Self-guided workbooks improve prisoners’ mental health

An ‘SA-first’ initiative led by Steven Hutchinson and Susan O’Neill from CALHN’s SA Prison Health Service (SAPHS) has found an improvement in the mental health and wellbeing of a prison population who were given self-directed workbooks to manage anxiety and depression.

Five self-management workbooks were developed and reviewed by prisoners and health professionals across themes of anxiety, depression, drugs in prison, emotional regulation and exercise. All workbooks were designed as low literacy.

‘We explored and designed the workbooks with SAPHS nursing staff, consumers and our social work student. Our research project stemmed from the simple idea of wanting to assist consumers to manage their own health and increase mental wellness within the unique confines of the prison environment.’ – Susan O’Neill, Nurse Consultant Medication Safety & Practice Development, SA Prison Health Service.

‘SA-first’ initiative

The positive results from this initiative (an SA-first for the South Australian Prison Health environment) suggest that workbooks could be introduced as a standard tool to help the prison population self-manage low-level mental health issues.

‘Admission to prison can result in social isolation, result in complex feelings of trauma, stress and trigger anxiety or depression. Our SAPHS mental health portfolio nurses expressed their own anguish at the inability to provide time to those prisoners with low levels of anxiety and depression in the prison environment. It was identified that this was an area we could focus on as a health service and try to make a difference.’  – Susan O’Neill.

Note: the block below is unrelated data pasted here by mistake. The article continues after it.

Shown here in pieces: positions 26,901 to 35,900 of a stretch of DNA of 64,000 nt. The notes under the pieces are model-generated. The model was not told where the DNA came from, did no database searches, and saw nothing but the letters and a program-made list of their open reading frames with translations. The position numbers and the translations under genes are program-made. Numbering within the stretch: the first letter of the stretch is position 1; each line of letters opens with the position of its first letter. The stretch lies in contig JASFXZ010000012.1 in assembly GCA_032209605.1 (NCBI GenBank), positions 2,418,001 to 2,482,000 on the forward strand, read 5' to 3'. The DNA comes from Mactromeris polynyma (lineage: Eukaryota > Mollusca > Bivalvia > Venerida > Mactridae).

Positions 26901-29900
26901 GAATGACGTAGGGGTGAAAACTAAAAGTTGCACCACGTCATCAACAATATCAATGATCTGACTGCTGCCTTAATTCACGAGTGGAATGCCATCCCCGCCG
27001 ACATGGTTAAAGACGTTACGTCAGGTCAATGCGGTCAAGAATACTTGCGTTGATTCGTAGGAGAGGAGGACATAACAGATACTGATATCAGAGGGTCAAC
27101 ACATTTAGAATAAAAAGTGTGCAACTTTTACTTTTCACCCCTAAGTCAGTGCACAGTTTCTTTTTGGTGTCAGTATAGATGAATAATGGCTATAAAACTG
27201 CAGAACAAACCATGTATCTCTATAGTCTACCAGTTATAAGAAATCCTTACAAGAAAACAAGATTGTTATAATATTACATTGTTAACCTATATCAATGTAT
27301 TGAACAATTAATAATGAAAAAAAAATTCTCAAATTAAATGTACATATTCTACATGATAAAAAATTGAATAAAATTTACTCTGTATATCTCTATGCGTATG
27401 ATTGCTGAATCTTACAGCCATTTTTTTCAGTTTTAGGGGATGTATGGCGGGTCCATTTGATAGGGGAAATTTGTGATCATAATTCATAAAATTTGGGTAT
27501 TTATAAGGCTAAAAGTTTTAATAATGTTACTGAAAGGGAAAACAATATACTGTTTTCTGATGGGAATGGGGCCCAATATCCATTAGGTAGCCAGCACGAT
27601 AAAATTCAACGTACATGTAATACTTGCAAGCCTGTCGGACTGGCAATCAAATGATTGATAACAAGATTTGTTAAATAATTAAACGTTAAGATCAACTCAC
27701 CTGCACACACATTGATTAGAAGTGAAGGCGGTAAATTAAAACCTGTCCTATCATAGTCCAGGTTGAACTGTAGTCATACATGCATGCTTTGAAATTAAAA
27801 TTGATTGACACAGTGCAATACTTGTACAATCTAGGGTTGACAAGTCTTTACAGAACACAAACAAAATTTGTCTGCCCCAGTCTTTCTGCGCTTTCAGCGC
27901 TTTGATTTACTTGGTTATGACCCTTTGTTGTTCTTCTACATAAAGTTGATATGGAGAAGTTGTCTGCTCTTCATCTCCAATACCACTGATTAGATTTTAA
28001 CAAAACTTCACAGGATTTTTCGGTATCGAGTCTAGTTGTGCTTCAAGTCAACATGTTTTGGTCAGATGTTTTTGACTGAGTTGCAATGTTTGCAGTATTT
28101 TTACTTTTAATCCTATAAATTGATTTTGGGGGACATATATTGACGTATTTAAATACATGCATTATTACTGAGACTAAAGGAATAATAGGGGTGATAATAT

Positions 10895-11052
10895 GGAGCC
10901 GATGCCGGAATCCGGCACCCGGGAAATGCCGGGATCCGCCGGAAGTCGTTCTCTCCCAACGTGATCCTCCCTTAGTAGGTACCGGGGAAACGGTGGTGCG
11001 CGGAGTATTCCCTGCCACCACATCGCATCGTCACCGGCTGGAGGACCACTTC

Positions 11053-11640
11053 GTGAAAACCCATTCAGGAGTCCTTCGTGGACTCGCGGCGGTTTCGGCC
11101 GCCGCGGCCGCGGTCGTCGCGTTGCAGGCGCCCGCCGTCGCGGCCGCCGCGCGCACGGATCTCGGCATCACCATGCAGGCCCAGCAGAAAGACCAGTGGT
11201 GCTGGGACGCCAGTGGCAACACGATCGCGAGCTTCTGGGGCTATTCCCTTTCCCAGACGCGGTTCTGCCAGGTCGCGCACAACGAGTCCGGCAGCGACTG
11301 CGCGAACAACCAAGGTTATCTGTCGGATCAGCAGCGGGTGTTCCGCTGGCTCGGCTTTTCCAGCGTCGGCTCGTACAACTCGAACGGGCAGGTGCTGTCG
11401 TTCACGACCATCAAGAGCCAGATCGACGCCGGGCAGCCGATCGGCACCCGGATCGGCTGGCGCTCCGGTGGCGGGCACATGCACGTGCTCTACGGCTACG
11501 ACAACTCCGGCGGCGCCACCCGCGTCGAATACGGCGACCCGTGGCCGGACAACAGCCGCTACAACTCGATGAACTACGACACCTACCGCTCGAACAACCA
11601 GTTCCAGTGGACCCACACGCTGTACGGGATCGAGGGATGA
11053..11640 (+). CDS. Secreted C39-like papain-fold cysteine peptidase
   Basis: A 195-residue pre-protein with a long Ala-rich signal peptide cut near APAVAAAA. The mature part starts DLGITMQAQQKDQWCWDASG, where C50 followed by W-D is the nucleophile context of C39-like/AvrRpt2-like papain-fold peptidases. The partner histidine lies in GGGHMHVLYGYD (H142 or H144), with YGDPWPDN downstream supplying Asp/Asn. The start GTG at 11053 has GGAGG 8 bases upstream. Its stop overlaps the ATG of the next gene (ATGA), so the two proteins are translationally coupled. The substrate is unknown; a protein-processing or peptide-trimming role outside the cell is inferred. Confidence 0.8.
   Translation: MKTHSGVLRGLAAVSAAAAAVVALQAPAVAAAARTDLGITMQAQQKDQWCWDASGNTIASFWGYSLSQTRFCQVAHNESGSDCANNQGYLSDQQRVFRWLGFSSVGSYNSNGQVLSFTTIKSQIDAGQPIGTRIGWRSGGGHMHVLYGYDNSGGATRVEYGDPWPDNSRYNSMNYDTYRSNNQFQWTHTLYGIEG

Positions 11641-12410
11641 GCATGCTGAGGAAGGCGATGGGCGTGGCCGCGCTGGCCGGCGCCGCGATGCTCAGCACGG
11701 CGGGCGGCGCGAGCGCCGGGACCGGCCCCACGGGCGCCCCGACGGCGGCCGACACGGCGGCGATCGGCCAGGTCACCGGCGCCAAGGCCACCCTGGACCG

Positive outcomes

The study found that the workbooks greatly assisted prisoners to express their thoughts and emotions in discussions with the nurse. Using mindfulness activities to develop self-awareness, the resources bring the participant’s attention to the present moment. Mindfulness is known to be strongly correlated with greater wellbeing and health.

Eighty-nine prisoners across seven prison locations in South Australia participated in the study, with seventy-six completing the first two workbooks, and forty-nine prisoners completing all five workbooks. The workbooks were shown to be an effective strategy to improve symptoms of low-to-mild depression and anxiety among the population.

Award-winning research

In celebration of CALHN’s World-Class Care Day, the recipients of our inaugural Quality & Improvement Awards were announced on 26 March 2021. Congratulations to Steven Hutchinson and Susan O’Neill (SA Prison Health Service) for winning an award in the Keeping People Healthy and Safe category for their research into ‘Mental Health Wellbeing: Self-management of mild anxiety and depression among the prison population in South Australia.’